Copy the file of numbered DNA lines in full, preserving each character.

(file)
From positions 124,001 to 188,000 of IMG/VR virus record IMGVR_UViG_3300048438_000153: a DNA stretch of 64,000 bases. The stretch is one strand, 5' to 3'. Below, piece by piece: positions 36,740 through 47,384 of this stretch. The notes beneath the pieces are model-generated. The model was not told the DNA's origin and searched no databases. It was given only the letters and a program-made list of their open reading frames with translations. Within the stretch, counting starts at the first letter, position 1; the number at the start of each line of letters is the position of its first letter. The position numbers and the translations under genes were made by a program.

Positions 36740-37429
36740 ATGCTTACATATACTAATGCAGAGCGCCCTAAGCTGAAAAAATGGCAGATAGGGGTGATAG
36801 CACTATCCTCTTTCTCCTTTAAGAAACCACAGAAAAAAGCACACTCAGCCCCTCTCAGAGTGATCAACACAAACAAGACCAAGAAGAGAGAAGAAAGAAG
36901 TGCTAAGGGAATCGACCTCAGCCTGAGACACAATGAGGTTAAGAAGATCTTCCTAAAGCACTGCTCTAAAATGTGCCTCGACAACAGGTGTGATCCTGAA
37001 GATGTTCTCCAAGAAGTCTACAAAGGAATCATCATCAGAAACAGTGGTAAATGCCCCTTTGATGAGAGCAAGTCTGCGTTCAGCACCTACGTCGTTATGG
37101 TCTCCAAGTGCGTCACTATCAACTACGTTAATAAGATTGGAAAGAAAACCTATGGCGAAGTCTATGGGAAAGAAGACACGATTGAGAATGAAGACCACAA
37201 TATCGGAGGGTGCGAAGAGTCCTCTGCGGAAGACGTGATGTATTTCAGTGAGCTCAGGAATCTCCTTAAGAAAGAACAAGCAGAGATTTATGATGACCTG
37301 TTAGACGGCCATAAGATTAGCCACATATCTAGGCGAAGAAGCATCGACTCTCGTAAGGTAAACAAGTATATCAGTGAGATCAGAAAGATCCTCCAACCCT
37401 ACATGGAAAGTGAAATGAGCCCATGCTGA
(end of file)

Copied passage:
From positions 124,001 to 188,000 of IMG/VR virus record IMGVR_UViG_3300048438_000153: a DNA stretch of 64,000 bases. The stretch is one strand, 5' to 3'. Below, piece by piece: positions 36,740 through 47,384 of this stretch. The notes beneath the pieces are model-generated. The model was not told the DNA's origin and searched no databases. It was given only the letters and a program-made list of their open reading frames with translations. Within the stretch, counting starts at the first letter, position 1; the number at the start of each line of letters is the position of its first letter. The position numbers and the translations under genes were made by a program.

Positions 36740-37429
36740 ATGCTTACATATACTAATGCAGAGCGCCCTAAGCTGAAAAAATGGCAGATAGGGGTGATAG
36801 CACTATCCTCTTTCTCCTTTAAGAAACCACAGAAAAAAGCACACTCAGCCCCTCTCAGAGTGATCAACACAAACAAGACCAAGAAGAGAGAAGAAAGAAG
36901 TGCTAAGGGAATCGACCTCAGCCTGAGACACAATGAGGTTAAGAAGATCTTCCTAAAGCACTGCTCTAAAATGTGCCTCGACAACAGGTGTGATCCTGAA
37001 GATGTTCTCCAAGAAGTCTACAAAGGAATCATCATCAGAAACAGTGGTAAATGCCCCTTTGATGAGAGCAAGTCTGCGTTCAGCACCTACGTCGTTATGG
37101 TCTCCAAGTGCGTCACTATCAACTACGTTAATAAGATTGGAAAGAAAACCTATGGCGAAGTCTATGGGAAAGAAGACACGATTGAGAATGAAGACCACAA
37201 TATCGGAGGGTGCGAAGAGTCCTCTGCGGAAGACGTGATGTATTTCAGTGAGCTCAGGAATCTCCTTAAGAAAGAACAAGCAGAGATTTATGATGACCTG
37301 TTAGACGGCCATAAGATTAGCCACATATCTAGGCGAAGAAGCATCGACTCTCGTAAGGTAAACAAGTATATCAGTGAGATCAGAAAGATCCTCCAACCCT
37401 ACATGGAAAGTGAAATGAGCCCATGCTGA